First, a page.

My cancer saga started when I was diagnosed at 38 with Stage 3 Invasive Ductal Carcinoma. I have a twisted sense of humor and have tried to continue with laughter and optimism on my journey...

Vol. 1 - May Mammo

Time for me to play catch-up...

Like any person who lives in this world of doctors and illness and cancer and life, there comes a point when you need a mental break from it all. After a series of unexpected, uncontrollable, and unbelievable events... I had my fill.

Of course I did not truly get a break or even time off from the craziness... I just took time off from writing about it all. So now, I am back... I am back to share the roller coaster ride with those who are willing to ride along and think "I am so glad that is not me." or for those unfortunate readers "Crap... I am not alone."

So, let's pretend it is the beginning of May, I had gone to Vandy in search of some answers. When I got back home I followed up, like I was told, with my Breast Surgeon about that weird lump in my left breast. Since my mammogram was scheduled for June 1st, they rescheduled it for May. I was going to have my mammogram done early with an isolated ultrasound to look at the area around my left lump.

Me, my gown, and an empty room...
no really, it was like a bad horror movie. 

Where did everyone go? I started off with some other women who must have either gotten the clear to leave or literally disappeared while I was changing... this is still a mystery?!?!

My May mammo was no different than my mammograms before, both breasts got their squeeze on by the mammogram machine. My right got a few additional squeezes because it is "special" and had the cancer. My left was only jealous until we made our way to the ultrasound room... where it got some one-sided treatment.

The ultrasound is just like one when you are having a baby, except that it is on the breast and it is very boring to look at. After finding the area in question (a black and grey fuzzy glob on the screen) the tech did multiple looks at the area and felt like it was just a tissue, fat, or cyst... meaning it looked like nothing to them. So, I was able to join my other fellow women and disappear out of the hospital! Overall, it was a pretty easy, uneventful day.

While this event is pretty boring... it comes into play later... so just remember I mentioned that when I get to July... and I am all ranting and acting like someone who needs additional medication or a psych jacket.

My Roller Coaster Life...

Earlier I compared the May-August to a roller coaster ride. When I did I immediately had an image jump into my mind. It was of a childhood coaster that seemed to be not only a good representation of my recent experiences, but also appropriately named...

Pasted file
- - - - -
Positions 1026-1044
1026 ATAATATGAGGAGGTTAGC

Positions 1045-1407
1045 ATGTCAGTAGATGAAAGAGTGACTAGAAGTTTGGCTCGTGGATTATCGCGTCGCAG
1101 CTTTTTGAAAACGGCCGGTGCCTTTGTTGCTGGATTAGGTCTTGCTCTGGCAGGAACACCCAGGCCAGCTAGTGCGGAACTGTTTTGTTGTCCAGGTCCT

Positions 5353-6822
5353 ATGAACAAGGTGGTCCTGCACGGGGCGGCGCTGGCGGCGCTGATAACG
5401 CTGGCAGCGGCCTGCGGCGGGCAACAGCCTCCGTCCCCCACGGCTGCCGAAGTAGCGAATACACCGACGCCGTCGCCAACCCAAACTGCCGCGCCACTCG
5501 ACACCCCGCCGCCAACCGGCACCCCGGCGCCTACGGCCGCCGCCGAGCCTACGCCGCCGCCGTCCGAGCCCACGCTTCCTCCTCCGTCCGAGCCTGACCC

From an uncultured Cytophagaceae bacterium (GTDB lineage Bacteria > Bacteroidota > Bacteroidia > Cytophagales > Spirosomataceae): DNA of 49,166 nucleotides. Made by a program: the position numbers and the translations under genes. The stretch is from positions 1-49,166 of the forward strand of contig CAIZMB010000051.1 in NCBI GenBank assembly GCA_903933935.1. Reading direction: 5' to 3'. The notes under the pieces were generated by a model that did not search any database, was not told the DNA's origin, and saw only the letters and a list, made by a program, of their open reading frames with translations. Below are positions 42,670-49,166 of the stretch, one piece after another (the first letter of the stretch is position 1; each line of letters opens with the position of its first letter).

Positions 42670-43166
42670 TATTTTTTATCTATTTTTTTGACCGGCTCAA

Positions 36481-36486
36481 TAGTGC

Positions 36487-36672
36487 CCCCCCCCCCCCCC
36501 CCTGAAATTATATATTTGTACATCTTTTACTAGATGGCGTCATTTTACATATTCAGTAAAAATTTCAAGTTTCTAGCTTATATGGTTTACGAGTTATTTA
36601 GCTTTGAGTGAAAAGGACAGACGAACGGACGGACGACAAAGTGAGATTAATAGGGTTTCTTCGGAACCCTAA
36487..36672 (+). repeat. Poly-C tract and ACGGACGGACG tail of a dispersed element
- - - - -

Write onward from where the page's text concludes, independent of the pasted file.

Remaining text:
As a young girl, I really looked forward to an occasional trip to Six Flags over Georgia. The hot days, the hilly terrain enjoying the old, no-longer around rides like Freefall (seeing if your spit would drop with you) & Looping Starship (hoping all the items crammed into your pockets would not spill out). However, the Mind Bender was the roller coaster to ride at the time. It was fast, it had loops and drops. It was long before the park was full of multiple steel coasters... and it is still around.

So, in honor of my childhood, my May Mammo was like the first part of the roller coaster... the simple beginning where you are not quite sure what is to come...

No turning back now...

Below the thunders of the upper deep,
Far, far beneath in the abysmal sea,
His ancient, dreamless, uninvaded sleep
The Kraken sleepeth: faintest sunlights flee
About his shadowy sides; above him swell
Huge sponges of millennial growth and height;
And far away into the sickly light,
From many a wondrous grot and secret cell
Unnumbered and enormous polypi
Winnow with giant arms the slumbering green.
There hath he lain for ages, and will lie
Battening upon huge sea worms in his sleep,
Until the latter fire shall heat the deep;
Then once by man and angels to be seen,
In roaring he shall rise and on the surface die.
- The Kraken, Lord Alfred Tennyson
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About happihare

Amy Brock is a cancer fighter and survivor. Diagnosed with Infiltrating Breast Cancer at 38 she has gone through chemotherapy, radiation, surgery, hormone therapy, and other procedures since 2013. Post treatment she has been diagnosed with lymphedema, chemo-induced neuropathy and bone degeneration in her back, as well as other issues including dysphagia, bilateral hearing loss, and arthritis. From being completely healthy, to having a variety of issues, Amy began blogging about her experiences as a way to help others. Read more about finding humor in the craziness of cancer at her blog Amy is the mother of two children and has worked for various non-profit agencies. In addition, she is a fine artist creating works in multiple mediums which can be seen at


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